Armacost withdrew services, closed about 200 branches since 1981, and jettisoned entire lines of business including the FinanceAmerica subsidiary, a national consumer loan network. Armacost was taking BofA in an entirely new direction, shifting expenses away from the bloated retail, business and corporate bureaucracy into systems spending. Other banks in the master trust industry were also spending significant money on their systems. From 1983 to 1987, First Pennsylvania Bank spent $8 million to develop a new master trust system. The bank had $31 billion in managed master trust and custodial as sets as of mid-1987.

Also, Banker’s Trust planned on spending $10 million in the late 1980s to update its master trust capabilities. It had $118 billion in master trust and custodial assets as the third largest master trust bank in the country. Banker’s had a 1977 vintage system that worked efficiently — the money was budgeted for incremental improvements, such as the ability to handle more sophisticated securities. While the basic MasterNet project was budgeted for $20 million, the potential loss due to system failure could be higher due to other, auxiliary factors.

These potential factors include: Completion of Work – A system failure such as MasterNet’s forces the bank to perform the intended services in an ad hoc manner, usually via manual labor. For example, in 1983, BofA’s investment Securities Division (BISD) installed a new computer system to handle the volume of transactions flooding the operation. The new system was started. up while the old system was shut down. Unfortunately, the new system worked improperly, misrecording thousands of transactions. Teams of auditors were brought in to sort through every transaction by hand.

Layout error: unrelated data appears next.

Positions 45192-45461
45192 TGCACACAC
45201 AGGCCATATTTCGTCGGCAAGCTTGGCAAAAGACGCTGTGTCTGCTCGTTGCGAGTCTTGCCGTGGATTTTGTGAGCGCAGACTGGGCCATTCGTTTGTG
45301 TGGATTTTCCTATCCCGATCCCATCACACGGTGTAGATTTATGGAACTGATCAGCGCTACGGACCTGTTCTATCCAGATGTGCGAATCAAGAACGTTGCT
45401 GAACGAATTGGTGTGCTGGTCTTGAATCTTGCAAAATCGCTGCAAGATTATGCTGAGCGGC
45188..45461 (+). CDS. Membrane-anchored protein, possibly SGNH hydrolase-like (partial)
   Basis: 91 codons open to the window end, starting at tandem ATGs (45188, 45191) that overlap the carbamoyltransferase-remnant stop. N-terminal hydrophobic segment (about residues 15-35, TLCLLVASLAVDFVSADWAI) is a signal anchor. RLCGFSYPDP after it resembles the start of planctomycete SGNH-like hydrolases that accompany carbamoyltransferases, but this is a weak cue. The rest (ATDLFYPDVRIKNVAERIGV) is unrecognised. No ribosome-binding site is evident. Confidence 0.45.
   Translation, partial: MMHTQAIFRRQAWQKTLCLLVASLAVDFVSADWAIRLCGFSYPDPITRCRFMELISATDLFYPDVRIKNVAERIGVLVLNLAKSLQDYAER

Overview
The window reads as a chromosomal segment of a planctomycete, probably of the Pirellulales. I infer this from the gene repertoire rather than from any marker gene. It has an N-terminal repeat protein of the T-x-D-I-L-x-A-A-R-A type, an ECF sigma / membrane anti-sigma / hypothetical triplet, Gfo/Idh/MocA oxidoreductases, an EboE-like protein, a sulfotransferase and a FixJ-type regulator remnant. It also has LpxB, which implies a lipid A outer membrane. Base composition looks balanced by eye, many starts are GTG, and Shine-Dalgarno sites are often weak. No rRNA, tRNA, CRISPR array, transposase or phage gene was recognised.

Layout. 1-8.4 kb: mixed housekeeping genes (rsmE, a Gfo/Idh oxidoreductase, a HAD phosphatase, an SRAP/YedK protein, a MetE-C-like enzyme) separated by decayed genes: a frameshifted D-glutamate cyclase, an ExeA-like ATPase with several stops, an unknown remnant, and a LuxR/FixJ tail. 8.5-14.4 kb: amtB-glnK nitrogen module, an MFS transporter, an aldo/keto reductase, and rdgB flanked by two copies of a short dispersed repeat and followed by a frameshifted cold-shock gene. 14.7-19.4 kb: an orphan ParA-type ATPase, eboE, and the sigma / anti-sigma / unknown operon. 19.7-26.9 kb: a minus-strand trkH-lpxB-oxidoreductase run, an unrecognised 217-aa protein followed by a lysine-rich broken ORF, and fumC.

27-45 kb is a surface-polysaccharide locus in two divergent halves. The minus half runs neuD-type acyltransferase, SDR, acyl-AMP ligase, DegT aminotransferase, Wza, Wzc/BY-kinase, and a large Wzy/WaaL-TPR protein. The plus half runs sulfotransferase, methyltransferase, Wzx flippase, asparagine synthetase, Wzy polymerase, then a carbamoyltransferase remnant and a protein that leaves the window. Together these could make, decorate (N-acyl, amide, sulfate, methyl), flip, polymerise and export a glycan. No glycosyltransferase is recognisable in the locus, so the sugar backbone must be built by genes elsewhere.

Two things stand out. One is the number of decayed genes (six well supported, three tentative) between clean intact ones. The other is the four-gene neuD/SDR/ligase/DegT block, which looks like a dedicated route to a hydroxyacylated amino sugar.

In this case, a $20 million reserve was set up to cover losses and audit expenses. Inaccurate Transaction Recording – When a bank cannot accurately record transactions, it must resort to “blind settling”-the practice of accepting-the transaction terms that the counter-party recorded. If the comparison of BofA’s records and the counter-party’s records indicate a discrepancy, then the counter-party is normally not paid until verification. When blind settling, the counter-party is automatically paid and the- exception is verified manually. BofA had such

a huge backlog of exceptions that it would be impossible to retrieve all overpayments due to the extreme delay. Inaccurate Asset Tracking -The MasterNet system was designed to track the asset position of its accounts. Since-BofA managed $38 billion institutional dollars, the exposure to mistakes was significant. The personal trust business was never transferred to the system, so it was not at risk. Loss of Managed Assets – Before the institutional trust business was given away, the total managed assets had slid from $38 billion to $34 billion. This represents a 10% decrease and an approximate revenue loss of 10%.

Loss of the Business-Obviously, the giveaway of the institutional business to Seattle-First National and State Street represents a total loss of all future cashflows. BofA was fortunate to sell the personal trust business and obtain compensation. Loss of Peripheral Business-The press coverage of the MasterNet project damaged BofA’s reputation. While the effect on BofA’s development of new business was unknown, the event certainly had a negative effect. Litigation and Fines-In the regulated trust business, banks can be fined by the government for not adhering to the regulations. Litigation costs include lawyers and court costs.